Computer Architecture


4 min read

John Von Neumann Architecture

  • He is considered one of the greatest mathematicians and computer scientists of the 1900s who came up with an innovative, simple, elegant architecture of what a computer is. It is often referred to as 'Stored Program Concept'.

  • The Stored program concept means a program is executed on the CPU while it is residing inside the RAM.

Q. What is a program?

A program is a sequence of instructions. This usually exists in a machine-level language.

Basic CPU Architecture

Difference Between Register and Memory (with Comparison chart) - Circuit  Globe

Whenever a human writes a program in any language (for instance "C Language"). After its compilation, it converts the all instructions of the program into Machine-level instructions that only the machine can understand and these instructions are stored inside the RAM and ready to be executed on CPU.

Instruction Cycles

The instruction cycle (also known as the fetch–decode–execute cycle, or simply the fetch-execute cycle) is the cycle that the central processing unit (CPU) follows from boot-up until the computer has shut down in order to process instructions. It is composed of three main stages: the fetch stage, the decode stage, and the execute stage.

This is also known as fetch-decode-execute cycle.

As shown in the above figure, let's dive into each of the components residing in the registers.

  1. Fetch Stage: This is the initial stage of the cycle, where the CPU retrieves the next instruction to be executed. It involves the following steps:

    • The program counter (PC) holds the memory address of the next instruction.

    • The PC's value is copied into the memory address register (MAR), pointing to the instruction's location in memory.

    • The instruction is fetched from memory and stored in the memory data register (MDR), which can act as a buffer.

    • Finally, the instruction is copied into the current instruction register (CIR), where it waits for further processing.

  2. Decode Stage: In this stage, the CPU deciphers the fetched instruction to determine what operation it should perform and which operands it should use. This stage prepares the CPU for the execution of the instruction.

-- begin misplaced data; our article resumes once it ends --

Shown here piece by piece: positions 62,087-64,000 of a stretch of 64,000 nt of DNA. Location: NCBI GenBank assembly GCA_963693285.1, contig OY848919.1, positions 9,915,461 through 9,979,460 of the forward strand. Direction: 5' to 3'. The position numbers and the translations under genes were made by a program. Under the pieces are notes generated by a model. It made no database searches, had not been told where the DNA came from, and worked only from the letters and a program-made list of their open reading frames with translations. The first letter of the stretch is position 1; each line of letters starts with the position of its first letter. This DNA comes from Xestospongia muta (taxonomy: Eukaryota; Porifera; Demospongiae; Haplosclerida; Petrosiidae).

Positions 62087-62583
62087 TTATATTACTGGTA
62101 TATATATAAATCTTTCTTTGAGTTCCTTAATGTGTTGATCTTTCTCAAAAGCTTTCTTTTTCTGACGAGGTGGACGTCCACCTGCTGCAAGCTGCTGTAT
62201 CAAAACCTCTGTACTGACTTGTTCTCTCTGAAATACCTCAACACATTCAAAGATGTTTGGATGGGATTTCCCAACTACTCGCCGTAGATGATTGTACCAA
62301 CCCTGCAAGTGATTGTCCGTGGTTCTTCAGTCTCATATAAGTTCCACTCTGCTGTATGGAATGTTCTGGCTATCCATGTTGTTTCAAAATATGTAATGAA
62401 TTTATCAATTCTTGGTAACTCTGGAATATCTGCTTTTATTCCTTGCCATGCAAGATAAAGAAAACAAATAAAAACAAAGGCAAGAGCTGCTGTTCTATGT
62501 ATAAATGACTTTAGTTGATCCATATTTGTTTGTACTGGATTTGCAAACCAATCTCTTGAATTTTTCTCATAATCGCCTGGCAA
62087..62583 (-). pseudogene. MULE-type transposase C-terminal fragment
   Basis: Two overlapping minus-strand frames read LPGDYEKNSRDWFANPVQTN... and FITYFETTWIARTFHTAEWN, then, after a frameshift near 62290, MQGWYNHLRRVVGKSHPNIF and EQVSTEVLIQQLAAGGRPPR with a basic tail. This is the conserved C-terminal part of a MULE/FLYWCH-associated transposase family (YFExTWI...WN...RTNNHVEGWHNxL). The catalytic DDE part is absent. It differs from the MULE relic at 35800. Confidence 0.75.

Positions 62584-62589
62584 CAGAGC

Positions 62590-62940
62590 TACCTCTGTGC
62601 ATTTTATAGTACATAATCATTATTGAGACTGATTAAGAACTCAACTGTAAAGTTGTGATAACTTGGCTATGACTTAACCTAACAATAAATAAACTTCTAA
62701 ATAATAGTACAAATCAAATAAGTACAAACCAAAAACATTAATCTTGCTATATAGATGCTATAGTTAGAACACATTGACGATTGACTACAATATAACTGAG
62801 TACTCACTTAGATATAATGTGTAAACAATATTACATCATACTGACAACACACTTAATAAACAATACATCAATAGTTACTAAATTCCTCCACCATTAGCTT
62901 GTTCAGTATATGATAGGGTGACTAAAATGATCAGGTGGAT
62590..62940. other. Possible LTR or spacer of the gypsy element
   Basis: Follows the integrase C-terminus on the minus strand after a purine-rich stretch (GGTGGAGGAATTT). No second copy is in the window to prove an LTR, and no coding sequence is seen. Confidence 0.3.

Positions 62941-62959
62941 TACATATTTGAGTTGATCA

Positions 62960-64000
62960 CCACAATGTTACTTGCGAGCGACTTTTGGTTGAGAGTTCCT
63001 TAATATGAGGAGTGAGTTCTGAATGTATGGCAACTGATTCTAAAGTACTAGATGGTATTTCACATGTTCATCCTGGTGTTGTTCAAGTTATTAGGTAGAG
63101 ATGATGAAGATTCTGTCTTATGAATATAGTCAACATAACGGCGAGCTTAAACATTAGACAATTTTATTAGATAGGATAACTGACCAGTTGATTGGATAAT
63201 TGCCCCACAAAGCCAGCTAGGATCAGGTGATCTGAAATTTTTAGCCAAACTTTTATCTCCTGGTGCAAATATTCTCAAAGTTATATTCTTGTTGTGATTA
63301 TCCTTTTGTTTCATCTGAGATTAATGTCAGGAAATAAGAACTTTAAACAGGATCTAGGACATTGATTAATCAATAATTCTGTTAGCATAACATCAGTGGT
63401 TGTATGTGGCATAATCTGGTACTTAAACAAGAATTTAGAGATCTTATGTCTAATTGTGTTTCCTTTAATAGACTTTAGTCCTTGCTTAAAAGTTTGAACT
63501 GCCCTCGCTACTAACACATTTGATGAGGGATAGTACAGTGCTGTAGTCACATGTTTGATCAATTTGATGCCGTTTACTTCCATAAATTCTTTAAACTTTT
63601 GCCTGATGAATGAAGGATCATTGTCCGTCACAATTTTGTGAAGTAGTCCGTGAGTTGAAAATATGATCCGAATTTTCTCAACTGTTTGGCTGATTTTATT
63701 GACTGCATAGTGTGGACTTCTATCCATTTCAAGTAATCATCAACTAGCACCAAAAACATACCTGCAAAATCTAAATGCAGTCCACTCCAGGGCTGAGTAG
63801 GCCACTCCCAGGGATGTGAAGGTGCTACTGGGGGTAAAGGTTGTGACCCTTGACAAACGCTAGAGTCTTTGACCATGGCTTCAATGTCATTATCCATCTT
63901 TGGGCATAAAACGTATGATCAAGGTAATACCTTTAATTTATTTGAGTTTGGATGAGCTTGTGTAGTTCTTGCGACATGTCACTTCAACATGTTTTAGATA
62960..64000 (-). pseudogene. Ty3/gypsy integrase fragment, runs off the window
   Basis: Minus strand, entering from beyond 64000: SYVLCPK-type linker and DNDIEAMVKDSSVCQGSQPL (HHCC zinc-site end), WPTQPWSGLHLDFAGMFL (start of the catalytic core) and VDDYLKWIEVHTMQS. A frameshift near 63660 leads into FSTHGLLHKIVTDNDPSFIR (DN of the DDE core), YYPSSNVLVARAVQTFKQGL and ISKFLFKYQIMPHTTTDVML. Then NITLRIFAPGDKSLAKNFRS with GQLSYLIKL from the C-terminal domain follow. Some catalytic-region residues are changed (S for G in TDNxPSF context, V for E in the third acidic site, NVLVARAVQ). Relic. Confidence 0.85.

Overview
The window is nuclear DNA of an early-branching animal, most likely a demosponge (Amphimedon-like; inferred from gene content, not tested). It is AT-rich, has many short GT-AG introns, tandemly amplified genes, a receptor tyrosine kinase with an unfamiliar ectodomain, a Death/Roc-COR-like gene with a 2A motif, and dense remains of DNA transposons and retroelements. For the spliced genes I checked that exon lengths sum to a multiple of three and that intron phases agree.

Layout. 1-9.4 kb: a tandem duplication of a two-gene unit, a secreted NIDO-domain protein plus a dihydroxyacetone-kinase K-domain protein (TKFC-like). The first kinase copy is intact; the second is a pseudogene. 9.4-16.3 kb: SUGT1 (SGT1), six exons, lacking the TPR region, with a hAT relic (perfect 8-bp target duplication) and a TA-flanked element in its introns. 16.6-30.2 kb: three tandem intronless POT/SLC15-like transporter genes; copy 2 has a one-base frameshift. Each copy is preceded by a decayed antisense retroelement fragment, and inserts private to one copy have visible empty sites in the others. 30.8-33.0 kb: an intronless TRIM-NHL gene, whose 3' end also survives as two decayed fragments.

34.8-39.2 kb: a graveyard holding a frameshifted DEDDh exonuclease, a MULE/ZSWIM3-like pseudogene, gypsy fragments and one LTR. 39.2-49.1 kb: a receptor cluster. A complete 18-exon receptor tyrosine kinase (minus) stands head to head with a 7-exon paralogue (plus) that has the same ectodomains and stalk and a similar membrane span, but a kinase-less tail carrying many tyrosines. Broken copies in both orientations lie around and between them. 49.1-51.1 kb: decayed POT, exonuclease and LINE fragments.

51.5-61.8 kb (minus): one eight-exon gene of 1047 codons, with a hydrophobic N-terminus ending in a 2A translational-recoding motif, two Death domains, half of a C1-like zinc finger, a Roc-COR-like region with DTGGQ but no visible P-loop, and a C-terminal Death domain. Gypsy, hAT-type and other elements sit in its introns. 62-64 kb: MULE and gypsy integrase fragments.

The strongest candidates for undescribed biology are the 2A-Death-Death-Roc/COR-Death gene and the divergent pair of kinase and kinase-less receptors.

3. Execute Stage: During this stage, the CPU carries out the actual instruction. The control unit sends control signals to the relevant functional units of the CPU. This can involve actions like reading data from registers, performing arithmetic or logical operations in the arithmetic logic unit (ALU), and storing results back in registers or memory. The program counter may also be updated to point to the next instruction. The ALU performs arithmetic operations such as addition and subtraction and also multiplication via repeated addition and division via repeated subtraction. It also performs logic operations such as AND, OR, NOT, and binary shifts as well. The FPU is reserved for performing floating-point operations.

Instruction cycle - Wikipedia


The moment when something halts the flow

Interrupts are events that can "interrupt" the normal flow of a program or CPU execution. They occur asynchronously and can be triggered by various sources, including hardware events (e.g., keyboard input) or software events (e.g., system calls). When an interrupt occurs, the CPU temporarily suspends its current task to handle the interrupting event. Once the interrupt is handled, the CPU can then resume its previous task.

For example, consider the case of reading user input with input() during program execution. When the input() function is encountered, it might pause the program and wait for the user to provide input, effectively interrupting the program's flow. Once the user provides input, the program can resume its execution.

Similarly, in the case of output, if multiple tasks or processes are trying to print to a shared output device (e.g., a display or a printer), an interrupt mechanism can be used to manage and prioritize these requests. The interrupt system ensures that each task gets its turn to output information without causing delays or conflicts.

In summary, interrupts are a vital part of modern computing systems, allowing for efficient handling of external events and ensuring that the CPU can manage multiple tasks or events concurrently. When an interrupt occurs, it temporarily diverts the CPU's attention to address the interrupting event before returning to its regular execution flow.